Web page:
Fuel saving tips for motorbike riders

Let’s get this straight - motorbikes are generally far more economical than cars, which is why they’re so adept at matching awesome thrills with very little impact on your wallet.

Despite this, there are plenty of ways riders can increase their range even further and get more miles out of the tank than they’d perhaps think.

It’s tempting to boot it every time you hit a clear bit of road, and we’re absolutely not suggesting you avoid doing that - the following tips are purely for general riding and will be of particular use to commuters.

Keep it well maintained

It’s easy to look past the economical benefits of keeping your motorbike well maintained.

Make sure you replace air and fuel filters regularly - especially if the weather is particularly dry and if you’re fond of off-roading.

Even regular servicing will have a noticeable impact on fuel efficiency and the stuff you normally put off (keeping tyre pressures up, for instance) will also help.

Use slipstreams

Rossi might use slipstreams to gain extra speed, but on the road, you can use them to boost your mileage.

Get yourself behind a tall vehicle (a minibus or truck, for example), at a safe distance that gives you enough stopping time and the ability to still see the road ahead, and ride in its slipstream.

The bike will benefit from reduced drag and consequently use less fuel.

Take the motorway

Where possible - and if you’re not out on a Sunday afternoon blast - take the motorway rather than indulging in stop-start traffic.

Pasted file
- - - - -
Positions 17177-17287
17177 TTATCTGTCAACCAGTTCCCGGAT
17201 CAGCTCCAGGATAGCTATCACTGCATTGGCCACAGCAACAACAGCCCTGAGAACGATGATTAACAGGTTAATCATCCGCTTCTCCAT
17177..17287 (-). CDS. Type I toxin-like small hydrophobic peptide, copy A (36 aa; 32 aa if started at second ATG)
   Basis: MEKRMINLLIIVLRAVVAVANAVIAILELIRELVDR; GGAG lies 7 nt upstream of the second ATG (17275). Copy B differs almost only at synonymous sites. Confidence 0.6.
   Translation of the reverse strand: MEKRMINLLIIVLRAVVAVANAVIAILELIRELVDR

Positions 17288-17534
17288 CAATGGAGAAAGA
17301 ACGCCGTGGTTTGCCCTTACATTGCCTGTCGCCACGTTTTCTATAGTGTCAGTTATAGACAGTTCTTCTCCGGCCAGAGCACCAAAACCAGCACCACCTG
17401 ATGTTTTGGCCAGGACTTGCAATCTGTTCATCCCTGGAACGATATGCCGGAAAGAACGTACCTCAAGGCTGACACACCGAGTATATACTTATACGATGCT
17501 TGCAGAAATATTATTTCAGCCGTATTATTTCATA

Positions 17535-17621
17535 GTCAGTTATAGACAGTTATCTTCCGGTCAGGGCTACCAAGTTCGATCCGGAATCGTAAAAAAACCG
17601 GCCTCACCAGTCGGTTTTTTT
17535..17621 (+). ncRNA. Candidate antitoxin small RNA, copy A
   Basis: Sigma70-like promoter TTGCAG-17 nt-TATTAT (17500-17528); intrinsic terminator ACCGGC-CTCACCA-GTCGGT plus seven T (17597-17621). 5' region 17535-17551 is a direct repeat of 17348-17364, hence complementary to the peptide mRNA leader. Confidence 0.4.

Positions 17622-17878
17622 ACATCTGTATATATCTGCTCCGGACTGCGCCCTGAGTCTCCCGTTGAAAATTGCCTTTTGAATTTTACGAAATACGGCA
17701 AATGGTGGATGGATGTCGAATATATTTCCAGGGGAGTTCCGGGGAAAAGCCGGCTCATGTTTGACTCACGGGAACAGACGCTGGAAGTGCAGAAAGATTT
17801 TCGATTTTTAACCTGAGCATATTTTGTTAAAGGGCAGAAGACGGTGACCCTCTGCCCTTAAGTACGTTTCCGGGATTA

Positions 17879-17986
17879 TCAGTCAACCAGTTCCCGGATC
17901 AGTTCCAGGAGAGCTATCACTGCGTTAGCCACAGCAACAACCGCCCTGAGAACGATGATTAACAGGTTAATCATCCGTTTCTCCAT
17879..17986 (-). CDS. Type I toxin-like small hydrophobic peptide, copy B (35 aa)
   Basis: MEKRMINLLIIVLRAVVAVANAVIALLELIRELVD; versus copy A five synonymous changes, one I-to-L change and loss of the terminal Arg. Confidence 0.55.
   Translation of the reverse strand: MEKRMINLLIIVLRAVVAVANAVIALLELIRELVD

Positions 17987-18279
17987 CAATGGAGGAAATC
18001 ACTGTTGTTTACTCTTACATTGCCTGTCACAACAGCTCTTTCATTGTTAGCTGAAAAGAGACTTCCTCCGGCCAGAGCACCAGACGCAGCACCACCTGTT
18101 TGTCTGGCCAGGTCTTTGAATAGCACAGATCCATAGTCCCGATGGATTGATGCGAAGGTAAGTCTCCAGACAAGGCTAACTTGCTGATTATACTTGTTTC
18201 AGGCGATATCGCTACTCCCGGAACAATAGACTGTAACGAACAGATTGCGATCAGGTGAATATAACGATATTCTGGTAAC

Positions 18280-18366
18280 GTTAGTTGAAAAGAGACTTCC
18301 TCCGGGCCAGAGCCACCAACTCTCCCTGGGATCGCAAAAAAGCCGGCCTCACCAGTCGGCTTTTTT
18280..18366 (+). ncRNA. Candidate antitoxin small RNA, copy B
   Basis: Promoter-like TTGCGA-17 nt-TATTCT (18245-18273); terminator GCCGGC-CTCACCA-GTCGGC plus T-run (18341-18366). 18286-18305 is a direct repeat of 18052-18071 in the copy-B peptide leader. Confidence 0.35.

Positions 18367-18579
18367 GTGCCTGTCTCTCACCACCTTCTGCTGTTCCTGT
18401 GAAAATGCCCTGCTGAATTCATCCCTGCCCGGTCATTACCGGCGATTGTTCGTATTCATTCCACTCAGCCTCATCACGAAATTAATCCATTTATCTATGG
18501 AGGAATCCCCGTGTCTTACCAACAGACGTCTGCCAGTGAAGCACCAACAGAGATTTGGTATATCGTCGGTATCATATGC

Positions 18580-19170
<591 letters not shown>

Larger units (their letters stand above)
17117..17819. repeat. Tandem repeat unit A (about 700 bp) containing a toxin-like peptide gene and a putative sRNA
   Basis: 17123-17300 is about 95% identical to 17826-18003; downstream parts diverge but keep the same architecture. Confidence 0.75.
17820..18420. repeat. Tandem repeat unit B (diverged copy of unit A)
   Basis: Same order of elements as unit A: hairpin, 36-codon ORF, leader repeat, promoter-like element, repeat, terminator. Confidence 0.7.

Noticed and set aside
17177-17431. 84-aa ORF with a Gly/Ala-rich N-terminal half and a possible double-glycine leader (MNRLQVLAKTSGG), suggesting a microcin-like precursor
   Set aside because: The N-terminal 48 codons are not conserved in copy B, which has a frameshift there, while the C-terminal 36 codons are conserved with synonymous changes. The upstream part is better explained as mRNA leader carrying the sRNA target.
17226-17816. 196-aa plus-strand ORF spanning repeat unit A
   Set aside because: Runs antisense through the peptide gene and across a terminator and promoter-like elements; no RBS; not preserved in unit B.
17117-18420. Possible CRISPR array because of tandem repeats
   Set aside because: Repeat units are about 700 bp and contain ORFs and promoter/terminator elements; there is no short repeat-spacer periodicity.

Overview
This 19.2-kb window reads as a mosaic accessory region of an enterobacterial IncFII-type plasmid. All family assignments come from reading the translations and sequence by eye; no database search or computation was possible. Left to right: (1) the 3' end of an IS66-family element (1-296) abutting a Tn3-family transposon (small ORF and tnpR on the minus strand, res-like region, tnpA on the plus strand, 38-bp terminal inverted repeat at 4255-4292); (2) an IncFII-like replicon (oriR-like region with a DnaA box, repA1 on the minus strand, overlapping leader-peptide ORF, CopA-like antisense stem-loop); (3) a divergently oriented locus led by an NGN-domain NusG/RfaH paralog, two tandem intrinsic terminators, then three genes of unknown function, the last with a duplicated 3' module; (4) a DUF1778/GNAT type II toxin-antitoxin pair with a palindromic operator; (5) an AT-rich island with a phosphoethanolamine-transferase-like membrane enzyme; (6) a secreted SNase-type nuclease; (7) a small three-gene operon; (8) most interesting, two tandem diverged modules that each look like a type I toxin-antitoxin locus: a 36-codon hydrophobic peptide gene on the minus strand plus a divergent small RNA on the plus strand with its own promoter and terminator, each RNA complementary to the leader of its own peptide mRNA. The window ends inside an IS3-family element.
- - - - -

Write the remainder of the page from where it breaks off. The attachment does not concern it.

Riding through busy towns isn’t much fun at the best of times, and with motorways usually flat and less curvy, you’ll maintain a nice, even speed.

Fill up early

A little known fact is that fuel is more condensed when it’s cold, which means you get more energy per litre.

It’s not going to save you hundreds of pounds, but if you can fill up in the morning, you should find small gains are made (and they all add up!).

Don’t ride aggressively

Motorbike riding is all about the joy of sitting on two wheels and feeling at one with the road. It isn’t about ragging your beloved machine constantly beyond the redline.

Keep your revs low, use the upper ranges of the power band only when you absolutely need to and shift down rather than giving it full throttle when you need to pick up the pace.

Buy smaller

This tip only really applies if you’re in the market for a new bike, because buying a new bike certainly isn’t a way to improve the effect your passion has on your wallet.

However, if you are looking to buy and have some concern about fuel efficiency, opt for a smaller bike (a scooter, if need be!) and ask dealers about how economic the bikes you’re consider are. It really isn’t a daft question - trust us.

Wrap up

Our tips above aren’t guaranteed to make you go further for less, but they should have a positive impact on how often you need to hit that fuel stop.

Most importantly - enjoy your riding, because it’s absolutely possible to do that, even if you do so economically.

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